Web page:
Over the past month, we’ve been introducing you to members of the Executive Branch Master Bargaining Team so you can learn a bit more about the workers who will represent you at the bargaining table. This week, we introduce you to Peter Brunette, who works for the Department of Health and Human Services.
Brunette has two periods of state service, four years in the 1990s and more recently since April 2006. He’s been an SEA member in that time, and has served in a variety of leadership roles, including Director and chapter president. Brunette works as an attorney for the Division of Children, Youth and Families (DCYF) out of the Rochester District Office.
“I represent DCYF in court proceedings regarding abused and neglected children, and provide legal advice to child protection field staff,” Brunette said. “DCYF is the front line agency involved in protecting children from parental maltreatment and neglect, and under the supervision of the courts, provides services to parents to assist them in correcting the conditions that led to court involvement.”
Currently, Brunette is a councilor, the president of Chapter 41, chair of the Dispute Resolution Committee, a steward and member of the Steward Committee. In addition to his role on the master bargaining team, he is also a member of the Collective Bargaining Advisory Committee and Collective Bargaining Senate.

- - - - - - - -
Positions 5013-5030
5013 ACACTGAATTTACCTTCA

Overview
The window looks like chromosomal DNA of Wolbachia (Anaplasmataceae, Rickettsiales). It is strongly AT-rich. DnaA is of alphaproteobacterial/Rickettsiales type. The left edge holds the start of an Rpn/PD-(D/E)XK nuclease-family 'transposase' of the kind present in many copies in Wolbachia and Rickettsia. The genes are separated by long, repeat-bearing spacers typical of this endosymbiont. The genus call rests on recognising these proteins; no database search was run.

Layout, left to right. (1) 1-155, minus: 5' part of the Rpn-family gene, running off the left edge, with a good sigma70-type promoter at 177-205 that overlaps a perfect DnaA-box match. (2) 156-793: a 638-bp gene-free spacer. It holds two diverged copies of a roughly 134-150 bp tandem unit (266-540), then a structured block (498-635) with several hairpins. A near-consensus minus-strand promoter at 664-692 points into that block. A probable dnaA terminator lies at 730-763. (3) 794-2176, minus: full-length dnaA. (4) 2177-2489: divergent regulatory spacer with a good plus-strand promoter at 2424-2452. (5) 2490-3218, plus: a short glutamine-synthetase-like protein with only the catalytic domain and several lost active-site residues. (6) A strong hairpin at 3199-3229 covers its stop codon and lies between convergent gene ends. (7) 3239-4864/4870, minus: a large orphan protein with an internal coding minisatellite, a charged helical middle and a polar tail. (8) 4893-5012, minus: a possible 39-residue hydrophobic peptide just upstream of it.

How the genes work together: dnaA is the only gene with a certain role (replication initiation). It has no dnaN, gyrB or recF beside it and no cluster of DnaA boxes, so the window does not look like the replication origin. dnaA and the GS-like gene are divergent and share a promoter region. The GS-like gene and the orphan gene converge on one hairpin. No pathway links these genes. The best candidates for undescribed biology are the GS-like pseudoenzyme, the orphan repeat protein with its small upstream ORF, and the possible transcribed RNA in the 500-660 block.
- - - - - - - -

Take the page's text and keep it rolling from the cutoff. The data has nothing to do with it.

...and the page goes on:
Brunette is a resident of the Lakes Region village of Lakeport, which is part of Laconia.
“I live in a 175-year-old home in the village of Lakeport with my dog Buck and three surly mongrel cats,” Brunette said. “My parents live nearby in Gilford, and mom is a retired telephone company worker and IBEW member. My 30-year-old son currently lives in Barrington.”
He was a Peace Corps volunteer and is active in his community, including many years serving on the Laconia Planning Board.
“I am also involved in community theatre as an actor, director, stage tech and producer, and play guitar and sing in a band,” Brunette said. “I am an active member of several 12-Steps-based recovery groups.”
Brunette said some of his fellow members encouraged him to run for the Master Bargaining Team.
“They thought that my experience and training as a union activist and lawyer would be a good addition to the team,” he said.
“It remains to be seen whether they were right,” Brunette joked, “but I am committed to learning as much as possible about the process and attending every work session in order to be most useful to our members.”
He encouraged his fellow union members to get All in to Win and help make change happen.
“Decisions are made by those who show up,” Brunette said. “Complaints are made by those who don’t.”